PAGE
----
When, some of us think of copying, we think of placing a sheet of paper face down on the glass of a copier and keying in a quantity on the control panel, pressing start and waiting for the copies drop into a tray on the side of the machine. Others may imagine even dropping coins into the device at a dime or a quarter a copy! The process is actually called photocopying and describes the process of transferring images and information to paper with toner, a dry agent that is transferred electrically and adhered to the page in a heated process. Copiers have evolved in the last 25 years from the descriptions above.
Copy machines with document handlers were designed to accept stacks of paper so multiple page documents could re-circulate again and again for each copy that was made. Machines got bigger and faster, accepting larger quantities of paper and going longer between paper jams that seemed to be unpreventable. Copy machines still exist and still make copies, but most produced these days are utilized as printers connected to a network of computers and incorporated with scanning and fax capability. Color copying too has evolved and color printers are becoming more common although still more expensive to operate than basic printers.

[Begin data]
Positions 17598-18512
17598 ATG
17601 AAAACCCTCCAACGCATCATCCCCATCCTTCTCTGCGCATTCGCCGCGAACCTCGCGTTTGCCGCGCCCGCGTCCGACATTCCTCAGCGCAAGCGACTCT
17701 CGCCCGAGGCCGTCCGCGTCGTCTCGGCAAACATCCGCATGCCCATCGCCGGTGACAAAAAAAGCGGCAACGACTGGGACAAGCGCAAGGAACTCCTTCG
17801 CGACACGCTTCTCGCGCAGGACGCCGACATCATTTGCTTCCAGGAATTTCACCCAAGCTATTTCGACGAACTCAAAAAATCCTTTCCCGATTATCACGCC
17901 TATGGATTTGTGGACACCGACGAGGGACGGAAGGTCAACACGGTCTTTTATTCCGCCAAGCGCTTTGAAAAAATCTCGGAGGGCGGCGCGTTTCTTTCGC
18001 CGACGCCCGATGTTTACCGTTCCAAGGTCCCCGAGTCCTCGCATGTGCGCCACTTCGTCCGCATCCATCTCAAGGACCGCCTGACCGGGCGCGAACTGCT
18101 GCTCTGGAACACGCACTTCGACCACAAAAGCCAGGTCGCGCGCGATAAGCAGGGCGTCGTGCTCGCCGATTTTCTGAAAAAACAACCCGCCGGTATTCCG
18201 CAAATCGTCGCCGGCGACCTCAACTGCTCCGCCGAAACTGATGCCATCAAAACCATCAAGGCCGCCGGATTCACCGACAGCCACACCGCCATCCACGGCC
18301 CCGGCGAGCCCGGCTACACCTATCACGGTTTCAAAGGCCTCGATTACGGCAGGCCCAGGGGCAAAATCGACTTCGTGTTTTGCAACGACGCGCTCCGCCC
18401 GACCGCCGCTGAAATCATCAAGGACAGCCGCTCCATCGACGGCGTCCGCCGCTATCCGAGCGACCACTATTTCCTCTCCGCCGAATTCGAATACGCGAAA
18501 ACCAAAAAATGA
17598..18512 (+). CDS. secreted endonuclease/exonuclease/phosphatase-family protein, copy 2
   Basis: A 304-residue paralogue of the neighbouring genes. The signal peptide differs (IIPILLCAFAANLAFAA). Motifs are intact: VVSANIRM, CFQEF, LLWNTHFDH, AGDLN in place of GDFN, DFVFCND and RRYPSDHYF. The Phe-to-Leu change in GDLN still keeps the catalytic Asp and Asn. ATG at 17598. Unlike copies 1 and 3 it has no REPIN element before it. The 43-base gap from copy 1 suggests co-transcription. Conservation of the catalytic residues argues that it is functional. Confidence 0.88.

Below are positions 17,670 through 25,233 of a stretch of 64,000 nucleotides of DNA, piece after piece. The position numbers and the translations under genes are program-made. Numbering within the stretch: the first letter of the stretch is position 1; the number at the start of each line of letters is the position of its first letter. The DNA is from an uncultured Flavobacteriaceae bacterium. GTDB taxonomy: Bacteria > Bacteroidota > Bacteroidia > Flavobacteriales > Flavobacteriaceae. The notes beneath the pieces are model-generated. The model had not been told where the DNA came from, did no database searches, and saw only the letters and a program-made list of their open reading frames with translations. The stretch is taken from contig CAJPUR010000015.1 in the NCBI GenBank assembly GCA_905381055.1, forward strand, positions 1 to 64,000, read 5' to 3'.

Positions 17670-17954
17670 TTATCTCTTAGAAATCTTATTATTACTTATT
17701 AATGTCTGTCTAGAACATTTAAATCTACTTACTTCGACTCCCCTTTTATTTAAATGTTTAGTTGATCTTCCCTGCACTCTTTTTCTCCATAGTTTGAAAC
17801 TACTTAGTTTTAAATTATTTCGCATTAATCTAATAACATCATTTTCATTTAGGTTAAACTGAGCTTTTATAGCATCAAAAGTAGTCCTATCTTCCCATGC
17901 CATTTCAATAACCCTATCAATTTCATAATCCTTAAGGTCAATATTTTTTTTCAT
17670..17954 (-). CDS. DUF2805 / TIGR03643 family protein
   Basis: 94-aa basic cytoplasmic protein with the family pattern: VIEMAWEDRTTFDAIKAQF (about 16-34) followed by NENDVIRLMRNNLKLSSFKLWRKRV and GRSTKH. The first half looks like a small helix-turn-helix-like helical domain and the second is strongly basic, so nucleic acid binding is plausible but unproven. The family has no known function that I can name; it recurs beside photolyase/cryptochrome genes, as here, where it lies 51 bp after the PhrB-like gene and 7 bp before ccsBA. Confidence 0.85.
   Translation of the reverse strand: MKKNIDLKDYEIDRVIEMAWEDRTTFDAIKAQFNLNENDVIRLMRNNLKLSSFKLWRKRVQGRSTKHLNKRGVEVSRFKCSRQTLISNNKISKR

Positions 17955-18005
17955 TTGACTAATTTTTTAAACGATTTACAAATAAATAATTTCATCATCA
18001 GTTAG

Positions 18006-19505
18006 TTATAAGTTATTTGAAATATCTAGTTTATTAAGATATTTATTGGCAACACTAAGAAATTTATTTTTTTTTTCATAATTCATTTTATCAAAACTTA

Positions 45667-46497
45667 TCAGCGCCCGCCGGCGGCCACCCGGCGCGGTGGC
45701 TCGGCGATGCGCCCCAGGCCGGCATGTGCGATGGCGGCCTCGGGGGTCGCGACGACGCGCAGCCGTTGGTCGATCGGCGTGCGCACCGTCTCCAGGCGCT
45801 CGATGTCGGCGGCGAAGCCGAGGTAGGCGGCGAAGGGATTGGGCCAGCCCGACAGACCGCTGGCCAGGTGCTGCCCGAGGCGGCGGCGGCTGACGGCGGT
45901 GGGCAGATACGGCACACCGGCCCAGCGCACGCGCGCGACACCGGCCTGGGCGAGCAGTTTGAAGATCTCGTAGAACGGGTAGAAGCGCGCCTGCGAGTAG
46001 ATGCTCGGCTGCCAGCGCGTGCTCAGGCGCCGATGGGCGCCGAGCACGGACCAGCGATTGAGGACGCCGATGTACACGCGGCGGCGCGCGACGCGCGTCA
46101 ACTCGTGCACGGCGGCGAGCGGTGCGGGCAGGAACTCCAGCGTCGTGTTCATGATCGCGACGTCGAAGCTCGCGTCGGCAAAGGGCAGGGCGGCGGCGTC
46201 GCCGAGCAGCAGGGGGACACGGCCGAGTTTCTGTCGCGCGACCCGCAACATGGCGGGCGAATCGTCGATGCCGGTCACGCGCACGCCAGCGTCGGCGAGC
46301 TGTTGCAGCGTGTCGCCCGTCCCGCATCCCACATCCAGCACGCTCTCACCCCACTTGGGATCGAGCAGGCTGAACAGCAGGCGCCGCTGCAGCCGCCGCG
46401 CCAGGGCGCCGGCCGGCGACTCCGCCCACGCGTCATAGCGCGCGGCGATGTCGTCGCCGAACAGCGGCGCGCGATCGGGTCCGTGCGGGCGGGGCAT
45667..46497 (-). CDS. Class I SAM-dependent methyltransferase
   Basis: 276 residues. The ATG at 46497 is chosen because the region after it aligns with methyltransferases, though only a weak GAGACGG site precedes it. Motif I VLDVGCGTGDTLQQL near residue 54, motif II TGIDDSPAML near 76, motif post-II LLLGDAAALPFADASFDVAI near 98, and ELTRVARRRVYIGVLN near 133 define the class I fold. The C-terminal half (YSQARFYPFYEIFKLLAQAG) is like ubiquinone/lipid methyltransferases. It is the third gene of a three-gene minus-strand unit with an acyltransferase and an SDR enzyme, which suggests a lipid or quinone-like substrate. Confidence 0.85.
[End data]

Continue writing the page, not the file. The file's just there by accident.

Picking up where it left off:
Documents can be shared electronically now over networks and emailed from one user to another. And when paper copies are needed, the document can be sent to a multi-function printer designed to collate, staple, 3-hole punch and even stitch into booklets. The document goes straight to the printer from the user’s computer and each “copy” is actually an original “print”! So the term “Copying” is often misused referring to “Printing”, not to be confused with offset printing where images are transferred in ink from a plate to a blanket to the sheet. But that is another story for another day.